Some individuals will receive more protection against Covid-19 with the U.S. Food and Drug Administration’s authorization of second boosters of both mRNA vaccinations.
On Tuesday, the FDA signed off on people over 50, as well as those who are immunocompromised, to receive another booster shot at least four months after their last dose, regardless of which vaccine they received. Dr. Peter Marks, director of the FDA’s Center for Biologics Evaluation and Research, stated in a release that protection from vaccines seems to wane after four months, putting older adults and the immunocompromised at risk.
“Based on an analysis of emerging data, a second booster dose of either the Pfizer-BioNTech or Moderna COVID-19 vaccine could help increase protection levels for these higher-risk individuals,” Marks said in the release. “Additionally, the data show that an initial booster dose is critical in helping to protect all adults from the potentially severe outcomes of COVID-19. So, those who have not received their initial booster dose are strongly encouraged to do so.”
To become available Wednesday, the FDA authorized the additional shot for:
- Pfizer-BioNTech COVID-19 or Moderna given to individuals 50 years of age and older at least four months after receipt of a first booster dose of any authorized or approved COVID-19 vaccine
- Pfizer-BioNTech given to individuals 12 years of age and older with certain kinds of immunocompromise at least four months after receipt of a first booster dose of any authorized or approved COVID-19 vaccine
- Moderna given to individuals 18 years of age and older with the same certain kinds of immunocompromise at least four months after the first booster dose of any authorized or approved COVID-19 vaccine
The U.S. Centers for Disease Control and Prevention updated its website to reflect the FDA’s broadened eligibility. It noted that during the recent omicron surge, individuals boosted were 21 times less likely to die from a Covid-19 infection and seven times less likely to be hospitalized.
“Boosters are safe,” CDC’s director Dr. Rochelle P. Walensky said in a release. “This is especially important for those 65 and older and those 50 and older with underlying medical conditions that increase their risk for severe disease from COVID-19 as they are the most likely to benefit from receiving an additional booster dose at this time.”
The move to green light an additional dose comes as the CDC also announced the omicron subvariant is the dominating strain in the United States. It makes up 55% of Covid-19 cases, though has not proven to be more threatening.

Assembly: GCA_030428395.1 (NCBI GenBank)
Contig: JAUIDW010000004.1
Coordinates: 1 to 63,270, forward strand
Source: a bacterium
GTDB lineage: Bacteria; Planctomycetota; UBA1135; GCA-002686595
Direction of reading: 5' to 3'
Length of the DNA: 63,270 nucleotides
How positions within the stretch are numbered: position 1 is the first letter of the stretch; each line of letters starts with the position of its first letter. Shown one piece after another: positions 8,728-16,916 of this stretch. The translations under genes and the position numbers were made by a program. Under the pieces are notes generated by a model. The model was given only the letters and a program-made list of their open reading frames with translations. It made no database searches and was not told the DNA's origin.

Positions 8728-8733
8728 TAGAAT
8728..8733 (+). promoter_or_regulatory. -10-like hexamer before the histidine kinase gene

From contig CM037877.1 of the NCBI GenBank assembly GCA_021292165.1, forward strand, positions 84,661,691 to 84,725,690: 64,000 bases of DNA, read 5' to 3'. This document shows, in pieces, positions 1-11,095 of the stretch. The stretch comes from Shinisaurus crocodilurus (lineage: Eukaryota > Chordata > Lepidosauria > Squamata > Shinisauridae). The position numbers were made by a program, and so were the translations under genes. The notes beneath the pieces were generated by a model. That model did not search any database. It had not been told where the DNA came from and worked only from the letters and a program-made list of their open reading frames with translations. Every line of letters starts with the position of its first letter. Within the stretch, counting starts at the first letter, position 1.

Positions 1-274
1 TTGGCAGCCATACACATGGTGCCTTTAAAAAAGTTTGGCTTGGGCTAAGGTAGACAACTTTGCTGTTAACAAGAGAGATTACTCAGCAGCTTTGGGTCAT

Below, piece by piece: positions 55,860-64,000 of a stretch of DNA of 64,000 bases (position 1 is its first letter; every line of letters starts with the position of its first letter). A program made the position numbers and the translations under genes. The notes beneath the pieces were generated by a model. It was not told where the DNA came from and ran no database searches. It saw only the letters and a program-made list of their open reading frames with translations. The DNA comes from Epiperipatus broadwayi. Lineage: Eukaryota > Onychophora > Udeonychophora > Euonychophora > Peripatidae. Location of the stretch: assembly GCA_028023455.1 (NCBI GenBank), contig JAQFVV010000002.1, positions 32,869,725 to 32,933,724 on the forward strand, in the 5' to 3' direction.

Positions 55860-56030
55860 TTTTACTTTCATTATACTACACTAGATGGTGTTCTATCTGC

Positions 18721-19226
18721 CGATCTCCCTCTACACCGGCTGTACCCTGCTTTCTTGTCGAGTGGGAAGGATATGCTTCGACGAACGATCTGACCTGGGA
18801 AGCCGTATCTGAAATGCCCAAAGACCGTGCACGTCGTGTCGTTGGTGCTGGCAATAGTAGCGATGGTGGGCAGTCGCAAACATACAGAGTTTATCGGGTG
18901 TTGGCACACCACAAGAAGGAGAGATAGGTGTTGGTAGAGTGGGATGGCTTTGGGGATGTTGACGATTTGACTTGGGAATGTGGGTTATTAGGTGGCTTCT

The FDA did not consult any advisory panels or outside committees to make its decision on the second booster. Instead it relied on surveillance data from the Ministry of Health in Israel. The study showed second boosters of the Pfizer-BioNTech vaccine were administered to approximately 700,000 people over 18 years, four months after the third dose. It also administered shots to those 60 and older to 600,000 people, with neither group showing new safety concerns.
“The safety of Moderna COVID-19 Vaccine, when administered as a second booster dose, is informed by experience with the Pfizer-BioNTech,” the release stated.
An independent study revealed 120 participants 18 and older took a fourth dose four months after the third shot, again without any alarm over safety.
There is no indication of how long protection from another shot will last. A study published earlier in the month by the New England Journal of Medicine showed two shots of Pfizer or Moderna vaccines would not prevent symptomatic illness against omicron. While a booster would prolong protection, it noted it would wane over time.
Approximately 40 percent of those in the 50-to-64 age bracket have received the first booster.
The FDA said it will continue to evaluate additional boosters for other age groups as more data becomes available. It will meet next week to discuss and possibly expand the age groups by fall.
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